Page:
Mobile money is undergoing rapid growth in Africa, driven by improved access to technology, difficulties accessing traditional financial services and an increase in contactless payments related to the pandemic.
Provided by telecommunication companies and supported by a network of licensed agents, mobile money services allow registered users to deposit cash into a virtual wallet, and use those funds for payments and purchases, including peer-to-peer (P2P) payments.
For those with no access to banking services, mobile money provides financial inclusion, a way to participate in the economy without a bank account. This has led to a boom in the use of mobile money in Africa, one of the most underbanked regions in the world. In 2019, 200 million users made 24.46 billion mobile money transactions in Sub-Saharan Africa and the Middle East and Northern Africa, accounting for 64.15 percent of all transactions made worldwide. Of the 690.1 billion U.S. dollars in mobile money transactions made in 2019, 456.3 billion U.S. dollars was exchanged in Sub-Saharan Africa.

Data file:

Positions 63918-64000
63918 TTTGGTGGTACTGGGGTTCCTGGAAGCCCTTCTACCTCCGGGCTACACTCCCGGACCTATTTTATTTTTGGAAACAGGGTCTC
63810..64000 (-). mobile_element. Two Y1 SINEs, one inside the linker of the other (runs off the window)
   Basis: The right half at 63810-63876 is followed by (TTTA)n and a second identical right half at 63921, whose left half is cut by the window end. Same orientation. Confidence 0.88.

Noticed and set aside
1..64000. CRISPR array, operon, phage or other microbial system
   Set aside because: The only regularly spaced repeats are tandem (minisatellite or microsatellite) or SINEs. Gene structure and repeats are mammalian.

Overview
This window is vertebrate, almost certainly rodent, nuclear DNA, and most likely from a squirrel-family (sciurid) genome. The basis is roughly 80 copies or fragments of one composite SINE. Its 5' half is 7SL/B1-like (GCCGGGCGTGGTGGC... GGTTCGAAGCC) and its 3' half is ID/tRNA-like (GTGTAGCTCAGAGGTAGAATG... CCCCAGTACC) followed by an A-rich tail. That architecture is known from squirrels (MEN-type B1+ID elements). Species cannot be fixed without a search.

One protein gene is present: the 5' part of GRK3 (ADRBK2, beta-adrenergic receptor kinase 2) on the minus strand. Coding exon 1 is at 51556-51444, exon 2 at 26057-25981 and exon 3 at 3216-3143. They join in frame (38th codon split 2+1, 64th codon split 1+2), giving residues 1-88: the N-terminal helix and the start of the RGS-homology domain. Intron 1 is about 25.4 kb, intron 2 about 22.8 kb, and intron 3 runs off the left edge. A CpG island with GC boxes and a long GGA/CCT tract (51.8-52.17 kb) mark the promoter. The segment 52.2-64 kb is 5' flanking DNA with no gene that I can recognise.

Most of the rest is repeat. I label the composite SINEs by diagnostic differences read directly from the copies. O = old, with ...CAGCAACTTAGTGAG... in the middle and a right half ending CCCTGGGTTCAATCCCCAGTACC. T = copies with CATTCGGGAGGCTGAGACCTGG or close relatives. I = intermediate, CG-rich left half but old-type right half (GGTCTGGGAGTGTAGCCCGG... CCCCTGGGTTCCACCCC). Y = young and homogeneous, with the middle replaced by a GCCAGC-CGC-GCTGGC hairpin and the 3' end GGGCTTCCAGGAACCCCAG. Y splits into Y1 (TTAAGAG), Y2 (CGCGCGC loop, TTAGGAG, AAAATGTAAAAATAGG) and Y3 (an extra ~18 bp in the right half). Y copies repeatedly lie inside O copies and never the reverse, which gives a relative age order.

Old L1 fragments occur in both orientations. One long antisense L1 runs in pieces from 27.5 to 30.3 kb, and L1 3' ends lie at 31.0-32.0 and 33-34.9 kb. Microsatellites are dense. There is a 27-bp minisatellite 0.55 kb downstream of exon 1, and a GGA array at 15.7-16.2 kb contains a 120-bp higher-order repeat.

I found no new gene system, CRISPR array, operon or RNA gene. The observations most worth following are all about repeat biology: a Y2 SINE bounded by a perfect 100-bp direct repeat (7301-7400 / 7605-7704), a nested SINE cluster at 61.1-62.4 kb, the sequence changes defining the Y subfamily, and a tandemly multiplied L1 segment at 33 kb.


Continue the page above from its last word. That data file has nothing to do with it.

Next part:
Mobile money has become big business for telecommunication providers in Africa. Approximately 144 mobile money providers operate in Sub-Saharan Africa, with two companies such as, M-Pesa, MoMo and Orange Money accounting for a significant share of the market.
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